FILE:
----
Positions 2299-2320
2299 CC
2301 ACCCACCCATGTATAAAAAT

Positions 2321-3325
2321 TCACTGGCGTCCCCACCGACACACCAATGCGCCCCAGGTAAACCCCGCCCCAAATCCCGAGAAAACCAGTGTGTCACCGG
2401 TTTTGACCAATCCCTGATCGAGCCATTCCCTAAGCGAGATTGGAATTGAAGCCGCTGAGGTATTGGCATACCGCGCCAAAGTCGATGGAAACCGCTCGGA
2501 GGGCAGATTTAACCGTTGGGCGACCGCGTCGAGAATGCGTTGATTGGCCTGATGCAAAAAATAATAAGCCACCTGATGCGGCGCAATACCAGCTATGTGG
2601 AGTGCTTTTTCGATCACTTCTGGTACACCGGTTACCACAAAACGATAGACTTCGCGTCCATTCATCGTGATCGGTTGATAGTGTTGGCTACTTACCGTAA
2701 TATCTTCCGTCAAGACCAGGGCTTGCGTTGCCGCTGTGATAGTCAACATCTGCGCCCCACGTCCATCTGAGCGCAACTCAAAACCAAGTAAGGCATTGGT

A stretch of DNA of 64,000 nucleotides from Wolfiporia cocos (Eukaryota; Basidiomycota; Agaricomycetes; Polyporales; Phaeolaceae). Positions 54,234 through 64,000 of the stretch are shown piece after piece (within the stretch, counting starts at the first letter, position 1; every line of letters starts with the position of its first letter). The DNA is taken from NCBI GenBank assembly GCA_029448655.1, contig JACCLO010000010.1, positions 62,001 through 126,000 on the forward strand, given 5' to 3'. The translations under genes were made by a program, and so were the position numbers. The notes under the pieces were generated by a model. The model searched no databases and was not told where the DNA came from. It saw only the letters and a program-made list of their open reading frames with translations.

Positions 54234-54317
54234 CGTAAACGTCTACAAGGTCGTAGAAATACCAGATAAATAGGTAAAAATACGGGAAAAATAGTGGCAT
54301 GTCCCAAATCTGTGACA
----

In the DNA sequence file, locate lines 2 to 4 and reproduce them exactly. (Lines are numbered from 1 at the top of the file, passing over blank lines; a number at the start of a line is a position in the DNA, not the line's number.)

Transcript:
2299 CC
2301 ACCCACCCATGTATAAAAAT

Positions 2321-3325